Designed by Luciano Pia, this incredible treehouse located in “a small forest” of Turin, Italy. With an attempt to evade Turin’s homogeneous urban scene and integrate life into the facade of the residential building, this building looks like a steel infrastructure covering the facade in massive pops of green foliage.
What is it about tree houses that we love so much? Their playfulness? Escapism they offer? Or the platforms they provide into nature? When I was a kid, the most exciting thing I can imganine is to live at a treehouse in forest. However, treehouse isn’t only associated with one’s childhood. In these days, more and more adults are seeking the peace and playfulness a treehouse can provide. Hence, we can find more and more interesting and amazing treehouse built around the world. Take a look at the 11 amazing treehouses we collected around the world and let us know which one is your favorite.
Most of us loves treehouse but it takes too much to build one by ourselves. To have similar treehouse kind experience, tree house architect Alex Shirley-Smith designed Tentsile, a portable suspended tree house that you can take anywhere. This innovative product has the comfort and versatility of a hammock and multi-person occupancy of a tent. It is fully waterproof, UV resistant, and comes with insect mesh roofs. There really is no better way to make camp and hang out in nature. The only problem I can see is it might take some effort to hang the tent in the air and not sure how much hurt will cause to the trees.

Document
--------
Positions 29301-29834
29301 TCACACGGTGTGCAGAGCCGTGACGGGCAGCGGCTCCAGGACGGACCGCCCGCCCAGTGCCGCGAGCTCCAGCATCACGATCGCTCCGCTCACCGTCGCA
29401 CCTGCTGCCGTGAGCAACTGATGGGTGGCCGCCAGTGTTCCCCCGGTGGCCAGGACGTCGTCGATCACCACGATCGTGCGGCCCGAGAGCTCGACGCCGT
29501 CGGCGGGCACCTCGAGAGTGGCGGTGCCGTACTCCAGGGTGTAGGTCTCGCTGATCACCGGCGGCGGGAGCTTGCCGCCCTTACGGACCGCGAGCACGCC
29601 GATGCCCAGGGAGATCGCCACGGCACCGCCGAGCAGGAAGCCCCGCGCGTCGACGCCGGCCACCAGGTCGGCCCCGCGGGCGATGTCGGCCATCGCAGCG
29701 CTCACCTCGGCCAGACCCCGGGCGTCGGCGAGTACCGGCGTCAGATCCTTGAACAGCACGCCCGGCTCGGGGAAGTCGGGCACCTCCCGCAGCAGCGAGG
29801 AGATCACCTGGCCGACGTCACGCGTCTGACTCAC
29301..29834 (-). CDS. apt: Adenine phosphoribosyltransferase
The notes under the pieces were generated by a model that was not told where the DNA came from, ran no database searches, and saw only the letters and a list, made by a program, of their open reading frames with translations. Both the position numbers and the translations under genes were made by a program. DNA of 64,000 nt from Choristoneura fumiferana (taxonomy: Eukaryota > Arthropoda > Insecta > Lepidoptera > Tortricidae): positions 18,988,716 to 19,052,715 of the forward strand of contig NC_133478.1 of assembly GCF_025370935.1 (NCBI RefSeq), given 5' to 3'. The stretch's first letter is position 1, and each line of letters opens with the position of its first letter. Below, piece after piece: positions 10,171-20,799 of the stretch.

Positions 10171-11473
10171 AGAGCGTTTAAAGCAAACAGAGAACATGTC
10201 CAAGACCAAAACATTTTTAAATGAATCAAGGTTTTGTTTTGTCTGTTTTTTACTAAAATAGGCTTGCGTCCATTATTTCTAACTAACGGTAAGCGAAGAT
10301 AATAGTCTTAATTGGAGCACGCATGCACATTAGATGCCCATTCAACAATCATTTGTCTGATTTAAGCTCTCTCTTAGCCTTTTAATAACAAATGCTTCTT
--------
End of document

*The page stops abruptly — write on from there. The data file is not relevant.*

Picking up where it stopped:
Built by a Canadian software developer Joel Allen, this tiny HemLoft treehouse was built using mostly recycled materials and located in the woods of Whistler. The treehouse is shaped like an egg. Of course, it can’t be that spacious but with well organized, it has plenty of room to spend a few nights under the stars, enjoying everything the great outdoors has to offer. However, the hemloft was built on crown land and is kinda of illegal. Joel kept this project a secret for three years, but he eventually contacted Dwell Magazine, which was the first publication to break the story. After all the effort Joel made and support people gave, owner of Canadian Wilderness Adventures (CWA) Allan Crawford has agreed to house the egg-shaped structure on the tour company’s tenure in the Callaghan Valley.